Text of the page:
BONDING: Focus on the Fundamentals
There are very few topics that apply to most, if not all, aspects of dentistry and dental specialties. I feel that bonding is one of the few that does. Bonding is something that is important to almost every type of practicing dentist. Unfortunately, it seems that many practitioners ignore the intricacies of bonding in favor of the newest and easiest iteration. There are mountains of sound science behind bonding and, when done well, it can be a great benefit to many patients. Alternatively, bonding is extremely technique sensitive and when not executed well can set a restoration up for quick failure.
Make Your First Impression Count
In my opinion, one of the most difficult aspects of dentistry is making an accurate master impression for fixed prosthodontic procedures. During the impression making process, the dentist must be aware of many things at one time and coordinate steps with an assistant and a patient.
Steer Clear of Bad Habits
About eight weeks ago, like many of you, I received my copy of The New Dentist magazine. I had read the publication before but it seemed that there was something different this time around. As I flipped through the pages, I noticed a new publisher had taken over the publication, Sally McKenzie. The McKenzie name is certainly familiar to those in the dental profession.
5 Procedures Every New Dentist Must Perform
As another school year comes to an end, another class of new dentists graduates and prepares to enter the trenches of private practice. These new dentists all carry the weight of their own expectations, which can be crippling enough by themselves. We didn’t grind out four years of dental school just to graduate and struggle adjusting to private practice. We all expect to join or start a practice and immediately be greeted with schedules full of high-value production and more patients than we know what to do with. Unfortunately, this is a fairytale for most new dentists. Getting started in private practice is tough. Whether you are an associate, the owner of a new start-up, or purchasing an existing practice, there are certain things you can do to maximize your production and keep busy even with a limited patient base. As a new dentist, there are five things that you must be comfortable performing. Let’s review them!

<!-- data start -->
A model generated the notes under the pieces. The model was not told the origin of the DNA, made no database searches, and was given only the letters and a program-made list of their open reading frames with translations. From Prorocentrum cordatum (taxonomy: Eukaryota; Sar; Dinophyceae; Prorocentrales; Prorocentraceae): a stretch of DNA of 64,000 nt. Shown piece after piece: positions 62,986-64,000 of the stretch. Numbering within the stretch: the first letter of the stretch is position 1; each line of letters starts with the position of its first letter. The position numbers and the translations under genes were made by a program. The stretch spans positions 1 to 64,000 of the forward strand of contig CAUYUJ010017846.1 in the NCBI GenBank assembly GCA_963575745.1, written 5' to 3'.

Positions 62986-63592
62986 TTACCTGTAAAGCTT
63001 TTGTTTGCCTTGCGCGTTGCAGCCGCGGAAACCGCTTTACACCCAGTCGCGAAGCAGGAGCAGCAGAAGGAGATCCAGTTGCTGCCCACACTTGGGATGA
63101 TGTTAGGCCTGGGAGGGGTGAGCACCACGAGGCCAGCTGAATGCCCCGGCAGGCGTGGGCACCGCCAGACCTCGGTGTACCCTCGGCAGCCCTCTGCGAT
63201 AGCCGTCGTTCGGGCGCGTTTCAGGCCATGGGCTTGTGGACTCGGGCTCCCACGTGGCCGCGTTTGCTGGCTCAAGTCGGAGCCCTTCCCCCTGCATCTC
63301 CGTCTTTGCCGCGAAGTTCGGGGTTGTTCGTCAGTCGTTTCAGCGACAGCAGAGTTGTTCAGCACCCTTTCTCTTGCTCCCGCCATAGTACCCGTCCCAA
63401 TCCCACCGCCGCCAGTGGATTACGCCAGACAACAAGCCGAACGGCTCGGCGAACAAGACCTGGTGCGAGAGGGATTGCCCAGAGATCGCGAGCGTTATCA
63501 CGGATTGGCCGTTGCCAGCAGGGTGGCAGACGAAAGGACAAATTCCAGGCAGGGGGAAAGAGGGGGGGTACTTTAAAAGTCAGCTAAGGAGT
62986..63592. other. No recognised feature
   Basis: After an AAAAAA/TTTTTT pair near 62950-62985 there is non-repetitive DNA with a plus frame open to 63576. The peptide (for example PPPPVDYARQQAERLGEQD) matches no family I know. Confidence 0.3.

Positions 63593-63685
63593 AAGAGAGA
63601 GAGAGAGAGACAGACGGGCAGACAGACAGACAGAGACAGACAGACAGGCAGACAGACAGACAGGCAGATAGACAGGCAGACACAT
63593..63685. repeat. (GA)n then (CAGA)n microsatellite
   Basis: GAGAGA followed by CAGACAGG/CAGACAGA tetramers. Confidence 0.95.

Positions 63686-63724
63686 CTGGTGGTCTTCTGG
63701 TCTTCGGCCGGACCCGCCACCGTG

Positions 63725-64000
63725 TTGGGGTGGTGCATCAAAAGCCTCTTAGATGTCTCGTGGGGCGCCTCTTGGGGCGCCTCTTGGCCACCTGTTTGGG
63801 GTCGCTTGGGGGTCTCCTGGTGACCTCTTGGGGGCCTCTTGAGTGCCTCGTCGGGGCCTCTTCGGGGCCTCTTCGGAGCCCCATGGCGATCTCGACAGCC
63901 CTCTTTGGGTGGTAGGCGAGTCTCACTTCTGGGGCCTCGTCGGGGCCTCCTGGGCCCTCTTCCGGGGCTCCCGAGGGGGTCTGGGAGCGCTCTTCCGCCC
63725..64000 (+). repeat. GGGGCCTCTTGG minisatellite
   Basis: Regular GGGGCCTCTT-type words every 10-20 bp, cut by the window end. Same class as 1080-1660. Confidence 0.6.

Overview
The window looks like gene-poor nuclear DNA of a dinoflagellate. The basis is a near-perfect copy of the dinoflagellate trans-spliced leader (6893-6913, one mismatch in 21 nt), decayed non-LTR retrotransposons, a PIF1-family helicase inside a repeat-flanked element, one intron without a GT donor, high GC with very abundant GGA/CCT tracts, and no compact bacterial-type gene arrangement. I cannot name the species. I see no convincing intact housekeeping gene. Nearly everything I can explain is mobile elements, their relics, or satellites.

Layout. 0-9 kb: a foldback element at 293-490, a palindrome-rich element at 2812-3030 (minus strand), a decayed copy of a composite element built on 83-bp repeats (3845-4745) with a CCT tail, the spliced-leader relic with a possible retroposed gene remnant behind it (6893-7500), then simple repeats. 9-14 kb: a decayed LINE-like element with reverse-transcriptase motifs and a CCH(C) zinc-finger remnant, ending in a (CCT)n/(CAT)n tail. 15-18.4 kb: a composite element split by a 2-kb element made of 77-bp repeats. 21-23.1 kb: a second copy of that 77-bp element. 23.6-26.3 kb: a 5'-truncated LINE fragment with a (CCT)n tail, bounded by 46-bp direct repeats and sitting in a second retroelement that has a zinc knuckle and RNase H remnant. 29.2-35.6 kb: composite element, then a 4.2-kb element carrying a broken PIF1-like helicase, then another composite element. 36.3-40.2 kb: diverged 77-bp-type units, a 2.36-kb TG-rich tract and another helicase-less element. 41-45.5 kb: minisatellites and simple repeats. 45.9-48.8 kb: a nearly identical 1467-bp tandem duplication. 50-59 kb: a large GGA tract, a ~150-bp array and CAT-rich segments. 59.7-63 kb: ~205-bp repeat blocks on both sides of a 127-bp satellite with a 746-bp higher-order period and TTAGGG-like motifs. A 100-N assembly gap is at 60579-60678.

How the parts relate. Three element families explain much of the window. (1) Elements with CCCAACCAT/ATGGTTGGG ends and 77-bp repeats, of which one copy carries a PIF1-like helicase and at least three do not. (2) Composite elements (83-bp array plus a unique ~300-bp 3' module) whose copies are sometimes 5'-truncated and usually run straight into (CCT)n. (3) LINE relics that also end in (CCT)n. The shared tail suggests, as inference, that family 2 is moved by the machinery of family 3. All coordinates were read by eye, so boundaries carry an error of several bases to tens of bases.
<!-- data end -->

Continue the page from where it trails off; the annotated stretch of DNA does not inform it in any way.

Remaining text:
ADA Evidence-Based Dentistry Champions Conference
As a young private practitioner, I can still remember my course on dental evidence during dental school. During the spring semester of our first year at the University of Texas Health Science Center at San Antonio Dental School (UTHSCSA), Dr. John Rugh ran “Clinical Judgement and Evaluation.” We were all just trying to survive the onslaught of microbiology, physiology, and pharmacology. We knew little of dentistry other than the familiar scent of heated, flowing inlay wax. We had no idea that dental evidence would shape the way we practice dentistry for the entirety of our careers.